If this government can’t plan housing for their own employees, how can Yukone= rs trust that they can solve the ongoing housing crisis?

Hon. Ms. Frost: Thanks for the question. I would like to start by saying that = we do acknowledge the pressures. The pressures have been there for many, many yea= rs with the planning of the Whistle Bend facility — recognizing the grow= th of the Yukon population and the pressures with respect to the growth in our government. Obviously it’s evident that we would have compounding pressures, and we recognize that.

We are= working with our stakeholder groups and we’re working with our partners. As w= ell, we are working with Canada as we look at one of our major partners on impro= ving the delivery of affordable housing to Yukoners. We look at trying to balance the pressures by better aligning our funding initiatives with that of our stakeholder groups by creating the Housing First initiative project this pa= st year, the partnership build initiative. We’ve contributed a significa= nt amount of resources in this year’s budget to better align with the pressures that we’re seeing and we will continue to do that into the future.

Ms. White: If government employees are struggling to find a place to live in Whitehorse, imagine how people in the private sector are feeling. Around the same time = this summer, the government put out a tender looking for a consultant to help it solve its staff housing problem. The tender documents asked to: “R= 30; gather information on potential solutions to overcoming the lack of availab= le rental accommodation.” It is good news that the lack of available ren= tal housing is now on the government’s radar, but you would think that wi= th the 200 or so people on the wait-list at Yukon Housing, it would have given them a clue that this isn’t a new problem. I’m not sure how that tender went, but here’s a revolutionary idea: let’s build affordable housing.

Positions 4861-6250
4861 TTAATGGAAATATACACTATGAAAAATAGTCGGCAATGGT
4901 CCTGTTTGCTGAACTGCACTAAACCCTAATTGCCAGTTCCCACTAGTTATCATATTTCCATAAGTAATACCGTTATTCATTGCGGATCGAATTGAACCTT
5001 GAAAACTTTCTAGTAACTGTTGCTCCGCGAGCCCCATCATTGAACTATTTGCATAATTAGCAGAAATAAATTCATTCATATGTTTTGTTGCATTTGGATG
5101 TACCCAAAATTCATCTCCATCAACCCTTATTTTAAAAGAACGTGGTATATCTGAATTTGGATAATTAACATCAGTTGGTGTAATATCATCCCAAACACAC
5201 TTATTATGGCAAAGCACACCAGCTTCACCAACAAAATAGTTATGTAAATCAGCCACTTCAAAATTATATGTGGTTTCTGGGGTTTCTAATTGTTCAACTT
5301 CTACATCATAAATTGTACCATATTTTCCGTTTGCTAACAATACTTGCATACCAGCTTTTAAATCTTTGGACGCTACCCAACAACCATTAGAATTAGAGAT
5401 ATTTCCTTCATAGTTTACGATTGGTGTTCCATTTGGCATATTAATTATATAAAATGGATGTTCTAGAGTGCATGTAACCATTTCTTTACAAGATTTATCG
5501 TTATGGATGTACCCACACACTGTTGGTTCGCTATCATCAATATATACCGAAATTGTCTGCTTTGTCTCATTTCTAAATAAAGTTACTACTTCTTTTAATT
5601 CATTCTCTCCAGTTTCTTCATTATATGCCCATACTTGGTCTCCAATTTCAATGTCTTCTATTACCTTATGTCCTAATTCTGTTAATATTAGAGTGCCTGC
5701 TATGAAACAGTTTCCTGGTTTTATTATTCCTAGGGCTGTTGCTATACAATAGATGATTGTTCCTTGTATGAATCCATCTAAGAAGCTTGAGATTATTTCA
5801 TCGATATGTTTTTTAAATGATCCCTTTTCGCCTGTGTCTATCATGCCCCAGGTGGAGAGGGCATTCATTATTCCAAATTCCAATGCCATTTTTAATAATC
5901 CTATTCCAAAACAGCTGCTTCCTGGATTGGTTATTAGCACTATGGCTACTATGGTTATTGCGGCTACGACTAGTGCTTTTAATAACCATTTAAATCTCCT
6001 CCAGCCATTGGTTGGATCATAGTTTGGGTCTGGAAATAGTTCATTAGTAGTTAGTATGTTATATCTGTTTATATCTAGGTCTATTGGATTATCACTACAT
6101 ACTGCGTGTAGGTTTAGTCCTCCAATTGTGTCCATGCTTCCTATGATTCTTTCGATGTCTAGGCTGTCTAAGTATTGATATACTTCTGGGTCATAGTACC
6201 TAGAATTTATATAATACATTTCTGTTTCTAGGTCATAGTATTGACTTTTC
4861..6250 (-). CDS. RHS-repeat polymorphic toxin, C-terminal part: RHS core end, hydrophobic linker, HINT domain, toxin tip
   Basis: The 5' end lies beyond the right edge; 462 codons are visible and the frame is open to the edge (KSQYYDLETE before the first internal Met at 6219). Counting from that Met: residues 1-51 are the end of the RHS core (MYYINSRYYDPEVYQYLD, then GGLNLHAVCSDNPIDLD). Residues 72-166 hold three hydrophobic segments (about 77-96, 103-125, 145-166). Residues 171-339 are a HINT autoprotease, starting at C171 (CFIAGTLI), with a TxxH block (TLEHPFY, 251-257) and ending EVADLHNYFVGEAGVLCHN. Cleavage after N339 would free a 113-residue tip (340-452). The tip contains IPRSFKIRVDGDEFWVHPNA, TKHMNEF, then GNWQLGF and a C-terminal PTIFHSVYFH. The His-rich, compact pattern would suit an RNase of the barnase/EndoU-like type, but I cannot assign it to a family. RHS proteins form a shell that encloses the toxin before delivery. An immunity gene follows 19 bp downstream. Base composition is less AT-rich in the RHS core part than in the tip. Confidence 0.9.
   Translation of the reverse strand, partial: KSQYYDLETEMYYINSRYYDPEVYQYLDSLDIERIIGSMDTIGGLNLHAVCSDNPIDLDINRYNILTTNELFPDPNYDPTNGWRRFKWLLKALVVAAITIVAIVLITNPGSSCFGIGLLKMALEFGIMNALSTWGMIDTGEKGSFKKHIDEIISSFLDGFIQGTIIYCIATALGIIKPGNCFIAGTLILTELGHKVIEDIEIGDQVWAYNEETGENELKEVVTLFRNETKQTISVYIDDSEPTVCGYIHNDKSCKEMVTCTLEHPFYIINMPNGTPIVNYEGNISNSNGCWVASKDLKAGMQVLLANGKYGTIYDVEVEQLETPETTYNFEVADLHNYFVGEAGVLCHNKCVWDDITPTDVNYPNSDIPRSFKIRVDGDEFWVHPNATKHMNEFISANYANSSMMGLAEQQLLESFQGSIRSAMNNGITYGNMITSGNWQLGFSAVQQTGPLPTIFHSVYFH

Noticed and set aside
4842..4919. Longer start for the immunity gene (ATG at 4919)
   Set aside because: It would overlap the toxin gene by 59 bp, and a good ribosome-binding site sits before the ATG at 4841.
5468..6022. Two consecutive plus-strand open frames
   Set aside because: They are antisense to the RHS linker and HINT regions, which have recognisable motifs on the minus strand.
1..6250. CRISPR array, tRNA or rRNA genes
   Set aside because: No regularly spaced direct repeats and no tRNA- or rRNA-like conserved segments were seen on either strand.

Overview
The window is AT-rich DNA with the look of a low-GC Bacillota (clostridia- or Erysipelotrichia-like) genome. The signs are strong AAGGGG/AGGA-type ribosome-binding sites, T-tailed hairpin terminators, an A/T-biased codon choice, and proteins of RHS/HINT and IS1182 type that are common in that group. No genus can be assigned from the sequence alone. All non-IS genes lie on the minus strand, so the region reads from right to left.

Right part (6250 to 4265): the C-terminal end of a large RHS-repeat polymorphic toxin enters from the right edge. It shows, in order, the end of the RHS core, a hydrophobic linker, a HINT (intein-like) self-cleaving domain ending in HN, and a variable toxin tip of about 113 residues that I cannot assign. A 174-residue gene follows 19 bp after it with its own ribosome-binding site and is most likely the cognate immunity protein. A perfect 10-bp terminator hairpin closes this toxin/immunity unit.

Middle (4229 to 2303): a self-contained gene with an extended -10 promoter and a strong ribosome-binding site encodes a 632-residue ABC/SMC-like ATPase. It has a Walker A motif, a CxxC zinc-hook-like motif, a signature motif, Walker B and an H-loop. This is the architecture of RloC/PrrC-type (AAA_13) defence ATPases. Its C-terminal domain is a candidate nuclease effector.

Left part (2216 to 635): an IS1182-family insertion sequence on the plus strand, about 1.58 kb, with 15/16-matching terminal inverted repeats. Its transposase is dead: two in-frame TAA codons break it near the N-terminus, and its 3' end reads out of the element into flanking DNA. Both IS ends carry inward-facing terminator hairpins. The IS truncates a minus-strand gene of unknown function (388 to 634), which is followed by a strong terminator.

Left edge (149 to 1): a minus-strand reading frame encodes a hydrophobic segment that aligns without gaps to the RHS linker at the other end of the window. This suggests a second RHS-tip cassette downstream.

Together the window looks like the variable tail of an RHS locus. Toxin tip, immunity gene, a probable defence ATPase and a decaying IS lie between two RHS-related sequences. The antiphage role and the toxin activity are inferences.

Mr.&nb= sp;Speaker, when will this government actually do something about the housing crisis and build more affordable housing?

Hon. Ms. Frost: Let me start by saying that we are addressing the need for hou= sing in a number of ways. We have released a number of lots recently in Whistle Bend. We’re working with the construction of a 16-unit Housing First residence in downtown Whitehorse. We have worked at expanding funding progr= ams through the Yukon Housing Corporation, and we will continue to work with our partners.

As a n= ote with respect to affordable housing over the past two years we’ve invested = and we’re seeing an increase in new affordable housing units. We work with the Da Daghay Development Corporation and the Klondike Development Organization. We’ve worked with the victim of violence funding for Blood Ties Four Directions. We will look at affordable micro-units. In Whitehorse, we’re looking at working and expanding our municipal matching grant. We’ve also looked at our funding programs f= or this last year, Mr. Speaker, which will result in an increase in housi= ng, so we’re seeing now an increase in total units of 363 for the last ye= ar.